An intimidating name

Rated 4.76/5 based on 502 customer reviews

Stark, uncompromising, hard-edged, and largely delivered with pleasingly underplayed grit, the film’s opening does a convincing and very deliberate job of purging the gleaming, vacuous sci-fi excess of Prometheus in favour of something altogether dirtier, more grounded, and human.It helps that liberal allusion is made to Jerry Goldsmith’s original Alien score, of course, but as disorienting events conspire to send the crew of the colony ship Covenant off-course, the proliferation of deft visual nods, canny continuity allusions, and above all, sheer Ultimately, though, it’s all smoke and mirrors.While its story ideas threaten to unravel the enigmatic beast’s vital essence, perhaps Covenant’s greatest crime is the loveless, matter-of-fact way it presents the creatures when they do appear.Although wisely keeping the xenomorph off-screen for much of the film, by failing to give its appearances any real weight – a combined result of scattershot story and characterisation, with rushed, bluntly paced horror direction – that absence leads not to the ominous, paranoid dread it should, but rather a simple lack of presence.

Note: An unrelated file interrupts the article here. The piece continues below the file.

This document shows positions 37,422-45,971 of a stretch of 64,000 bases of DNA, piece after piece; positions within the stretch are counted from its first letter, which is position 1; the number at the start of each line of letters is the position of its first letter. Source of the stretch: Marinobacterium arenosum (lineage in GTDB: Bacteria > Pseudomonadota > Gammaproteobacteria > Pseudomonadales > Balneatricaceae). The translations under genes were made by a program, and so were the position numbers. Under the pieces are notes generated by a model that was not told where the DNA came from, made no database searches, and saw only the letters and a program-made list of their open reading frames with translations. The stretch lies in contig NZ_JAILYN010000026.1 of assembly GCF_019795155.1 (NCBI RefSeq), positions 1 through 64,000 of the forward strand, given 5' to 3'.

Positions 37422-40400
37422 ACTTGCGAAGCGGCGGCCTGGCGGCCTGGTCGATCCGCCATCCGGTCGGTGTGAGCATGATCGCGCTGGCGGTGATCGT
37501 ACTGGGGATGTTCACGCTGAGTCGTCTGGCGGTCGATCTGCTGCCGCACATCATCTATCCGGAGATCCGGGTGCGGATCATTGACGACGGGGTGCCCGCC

But then, like all of Covenant’s most interesting elements, it’s prematurely jettisoned from the film, and further hampered by a couple of misjudged, unintentionally hilarious lines bound to become memes within hours of the movie opening.HR Giger’s original Alien design featured a white, human skull under a transparent, exoskeleton dome.It’s barely noticeable in the first film due to the way the creature is lit, and has long-since dropped out of visual canon.Waterston’s performance is solid, but given so little to do, her character is devoid of any kind of arc.When she eventually does step up, she’s – much like Ripley’s clone in Resurrection when compared to the real thing – a falsely engineered insta-hero rather than one grown from a meaningful journey.

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